Jeremy Cash, Duke (6-1, 212): Cash was a unanimous first-team All-American as a senior — just the sixth player in Duke history — and a finalist for the Bronco Nagurski Award (National Defensive Player of the Year) and Jim Thorpe Award (top defensive back in the nation). In 12 games, he had 101 tackles and four passes broken up. While some safeties are measured by interceptions — Cash didn’t have any — Cash’s impact is felt around the ball with a staggering 18 tackles for losses, which led the nation’s defensive backs. He added three forced fumbles as he was named the ACC’s Defensive Player of the Year. In 39 career games, Cash compiled 333 tackles, 38.0 tackles for losses, eight sacks, six interceptions, nine forced fumbles, four fumble recoveries, 15 pass breakups and 15 quarterback pressures. He topped 100 tacikles in each of his three seasons after transferring from Ohio State amid coach Jim Tressel’s dismissal. How did he get there? By bus. He didn’t know much about Duke, other than its athletic excellence and football struggles. Three All-America seasons later, he’s taking a master’s degree to the NFL. "A lot of people didn't believe in me when I was at Ohio State," said Cash. "A lot of people questioned if I'd live up to the hype coming to Duke. 'Oh, he probably wasn't that good. That's why he transferred.' These All-America (lists), that means everybody in the country. I've had the honor of being selected."

Sean Davis, Maryland (6-1, 201): Davis started 40 games during his career, including all 12 as a senior. Playing cornerback full-time for the first time in his college career, he finished second on the team with 88 tackles (70 solo) and second in the nation (and second in school history) with five forced fumbles. He added three interceptions while earning an honorable mention on the all-Big Ten team. His 5.8 solo tackles per game ranked fourth in the Big Ten. As a junior, he led the Big Ten’s defensive backs with 115 tackles while playing all but two games at safety. Davis became the first Maryland player since linebacker D’Qwell Jackson to reach 200 career solo tackles and 300 total tackles. Davis, who did not play football until his junior year of high school, is trilingual, speaking English, Chinese and French. Why so late? He was 5-foot-8 and 125 pounds as a high school freshman. "I'm long, cover a lot of field, aggressive when I can [be], take chances when I can, and nasty. I like to hit." He showed he can hit at the Senior Bowl.

K.J. Dillon, West Virginia (6-1, 208): Playing the linebacker-safety “spur” position, Dillon was second-team all-Big 12 as a senior. He intercepted two passes and broke up eight others, adding 55 tackles (45 solos), 7.5 TFLs and a forced fumble. Dillon broke into the starting lineup as a junior, posting three interceptions, seven more passes broken up and 62 tackles (43 solo). One of those interceptions was a pick-six against Texas A&M in the bowl game. He’s from the same hometown — Apopka, Fla. — as fellow West Virginia safety Karl Joseph, though they played on different high school teams. “We grew up in the same area, playing against each other, so to come out and play at the same college together is awesome," Dillon said. "Every year when [Apopka and Edgewater] play each other I gotta talk trash to him because we're doing good right now. I don't know how Edgewater is doing, but they ain't doing to hot.”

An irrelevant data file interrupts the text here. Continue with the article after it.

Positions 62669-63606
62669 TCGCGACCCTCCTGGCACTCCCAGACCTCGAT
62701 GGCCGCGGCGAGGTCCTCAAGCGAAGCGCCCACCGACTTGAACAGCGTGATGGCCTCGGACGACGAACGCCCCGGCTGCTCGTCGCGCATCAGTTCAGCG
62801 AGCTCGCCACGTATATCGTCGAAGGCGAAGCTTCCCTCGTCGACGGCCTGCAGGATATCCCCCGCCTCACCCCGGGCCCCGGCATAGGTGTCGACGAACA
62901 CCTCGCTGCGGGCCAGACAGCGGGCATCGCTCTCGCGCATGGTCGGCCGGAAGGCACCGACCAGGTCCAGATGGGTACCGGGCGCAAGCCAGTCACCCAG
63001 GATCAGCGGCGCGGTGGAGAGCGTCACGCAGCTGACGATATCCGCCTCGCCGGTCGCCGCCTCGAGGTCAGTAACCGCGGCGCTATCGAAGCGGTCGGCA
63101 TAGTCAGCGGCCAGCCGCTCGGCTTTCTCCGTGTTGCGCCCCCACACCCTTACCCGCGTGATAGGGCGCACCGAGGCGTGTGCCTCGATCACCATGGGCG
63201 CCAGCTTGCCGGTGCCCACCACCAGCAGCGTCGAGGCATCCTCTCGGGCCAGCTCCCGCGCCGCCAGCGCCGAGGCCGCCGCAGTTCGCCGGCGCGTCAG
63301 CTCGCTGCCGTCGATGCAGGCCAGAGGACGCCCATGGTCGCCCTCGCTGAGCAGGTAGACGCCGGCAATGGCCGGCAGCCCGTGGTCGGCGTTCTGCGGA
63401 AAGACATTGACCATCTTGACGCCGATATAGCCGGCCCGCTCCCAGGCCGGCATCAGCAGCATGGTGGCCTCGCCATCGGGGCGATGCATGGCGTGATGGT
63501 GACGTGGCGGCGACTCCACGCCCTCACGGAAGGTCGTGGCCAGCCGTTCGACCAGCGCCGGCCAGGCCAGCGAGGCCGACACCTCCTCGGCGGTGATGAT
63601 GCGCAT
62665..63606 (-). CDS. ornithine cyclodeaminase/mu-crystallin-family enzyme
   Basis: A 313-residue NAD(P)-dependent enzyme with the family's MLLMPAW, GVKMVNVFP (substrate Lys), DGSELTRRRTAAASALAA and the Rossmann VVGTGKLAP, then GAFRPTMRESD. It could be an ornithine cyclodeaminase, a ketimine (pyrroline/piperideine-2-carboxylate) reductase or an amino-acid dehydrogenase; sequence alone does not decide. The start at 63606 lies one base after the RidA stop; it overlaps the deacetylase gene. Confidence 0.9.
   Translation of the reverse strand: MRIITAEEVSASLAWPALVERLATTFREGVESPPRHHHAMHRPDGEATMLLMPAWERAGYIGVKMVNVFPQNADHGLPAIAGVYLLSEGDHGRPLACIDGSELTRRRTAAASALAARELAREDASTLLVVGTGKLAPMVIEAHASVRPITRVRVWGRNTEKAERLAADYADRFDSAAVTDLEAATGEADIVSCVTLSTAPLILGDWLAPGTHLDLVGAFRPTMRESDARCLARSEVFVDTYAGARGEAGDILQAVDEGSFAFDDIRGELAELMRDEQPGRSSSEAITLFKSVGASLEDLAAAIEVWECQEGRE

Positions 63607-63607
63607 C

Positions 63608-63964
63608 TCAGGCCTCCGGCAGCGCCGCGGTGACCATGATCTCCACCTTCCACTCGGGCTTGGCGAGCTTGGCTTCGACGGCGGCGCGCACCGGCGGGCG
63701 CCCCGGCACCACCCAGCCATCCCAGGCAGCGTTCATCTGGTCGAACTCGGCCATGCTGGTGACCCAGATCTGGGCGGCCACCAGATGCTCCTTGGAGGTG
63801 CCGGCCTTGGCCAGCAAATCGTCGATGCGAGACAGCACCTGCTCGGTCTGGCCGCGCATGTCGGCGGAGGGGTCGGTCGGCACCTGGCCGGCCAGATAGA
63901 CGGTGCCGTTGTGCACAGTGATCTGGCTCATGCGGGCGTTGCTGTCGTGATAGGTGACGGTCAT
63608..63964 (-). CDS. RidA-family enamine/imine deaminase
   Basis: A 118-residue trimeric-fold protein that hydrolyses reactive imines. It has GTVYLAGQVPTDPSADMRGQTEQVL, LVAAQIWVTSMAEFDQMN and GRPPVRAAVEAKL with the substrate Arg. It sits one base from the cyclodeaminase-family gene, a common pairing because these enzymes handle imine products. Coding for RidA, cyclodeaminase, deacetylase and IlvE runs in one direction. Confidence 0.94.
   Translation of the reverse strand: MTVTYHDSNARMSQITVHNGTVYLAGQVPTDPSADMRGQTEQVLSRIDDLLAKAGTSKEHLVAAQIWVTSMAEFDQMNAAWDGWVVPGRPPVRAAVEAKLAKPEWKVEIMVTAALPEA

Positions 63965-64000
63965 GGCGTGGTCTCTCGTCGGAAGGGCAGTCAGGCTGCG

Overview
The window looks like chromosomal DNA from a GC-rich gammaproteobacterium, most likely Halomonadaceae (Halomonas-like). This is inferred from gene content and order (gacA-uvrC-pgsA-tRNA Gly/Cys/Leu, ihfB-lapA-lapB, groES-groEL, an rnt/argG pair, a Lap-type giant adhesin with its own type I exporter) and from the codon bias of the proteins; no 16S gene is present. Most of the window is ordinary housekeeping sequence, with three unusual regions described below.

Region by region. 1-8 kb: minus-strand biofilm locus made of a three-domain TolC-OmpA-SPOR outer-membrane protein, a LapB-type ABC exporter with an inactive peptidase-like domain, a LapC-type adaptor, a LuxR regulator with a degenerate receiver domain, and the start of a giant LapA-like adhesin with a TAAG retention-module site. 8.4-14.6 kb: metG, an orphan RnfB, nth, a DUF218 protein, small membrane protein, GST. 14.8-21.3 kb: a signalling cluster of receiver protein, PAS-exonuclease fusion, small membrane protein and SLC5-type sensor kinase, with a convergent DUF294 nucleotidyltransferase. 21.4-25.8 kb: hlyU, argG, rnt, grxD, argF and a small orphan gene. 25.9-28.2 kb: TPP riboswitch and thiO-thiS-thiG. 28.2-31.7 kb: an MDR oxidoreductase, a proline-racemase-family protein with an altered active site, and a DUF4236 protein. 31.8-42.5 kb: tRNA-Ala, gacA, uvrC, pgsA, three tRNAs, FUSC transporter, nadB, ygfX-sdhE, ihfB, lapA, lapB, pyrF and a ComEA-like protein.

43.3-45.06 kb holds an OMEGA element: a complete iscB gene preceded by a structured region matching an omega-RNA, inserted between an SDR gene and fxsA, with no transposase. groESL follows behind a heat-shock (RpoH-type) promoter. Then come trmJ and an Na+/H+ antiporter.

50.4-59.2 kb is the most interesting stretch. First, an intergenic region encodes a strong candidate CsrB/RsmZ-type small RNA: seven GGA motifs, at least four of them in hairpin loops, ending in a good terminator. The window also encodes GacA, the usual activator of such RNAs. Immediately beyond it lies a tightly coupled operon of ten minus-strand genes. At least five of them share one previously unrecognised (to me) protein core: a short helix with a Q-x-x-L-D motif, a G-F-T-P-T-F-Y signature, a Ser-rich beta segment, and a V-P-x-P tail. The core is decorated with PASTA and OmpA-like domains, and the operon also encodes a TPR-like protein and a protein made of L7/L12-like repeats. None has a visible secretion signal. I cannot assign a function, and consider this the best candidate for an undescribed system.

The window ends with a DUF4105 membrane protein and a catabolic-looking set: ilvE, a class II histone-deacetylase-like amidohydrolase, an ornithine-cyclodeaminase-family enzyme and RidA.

Kavon Frazier, Central Michigan (6-0, 218): After starting a total of 12 games as a sophomore and junior, Frazier broke into the lineup on a full-time basis as a senior. He intercepted one pass and broke up three others, posting 108 tackles (74 solos), 4.5 tackles for losses and two forced fumbles. His 74 solo tackles ranked second in the MAC and keyed the league’s top-ranked scoring defense. Three of his five interceptions came as a sophomore. Frazier immediately caught the eye of first-year coach John Bonamego, a former special-teams coordinator for the Packers, Saints, Dolphins and Lions, among other teams. “Who is that guy? He has an NFL body,” Bonamego asked. Frazier finished his career with 269 tackles and five interceptions. “I like the pressure,” he said of playing safety. “All eyes are on you when the ball is in the air. You're on an island. If you get beat deep everyone is going to know about it. There is a lot of open space in front and behind you. The safety position requires you to think and react quickly. I like being in the spotlight. You have to be able to support the pass like a cornerback and support the run like a linebacker."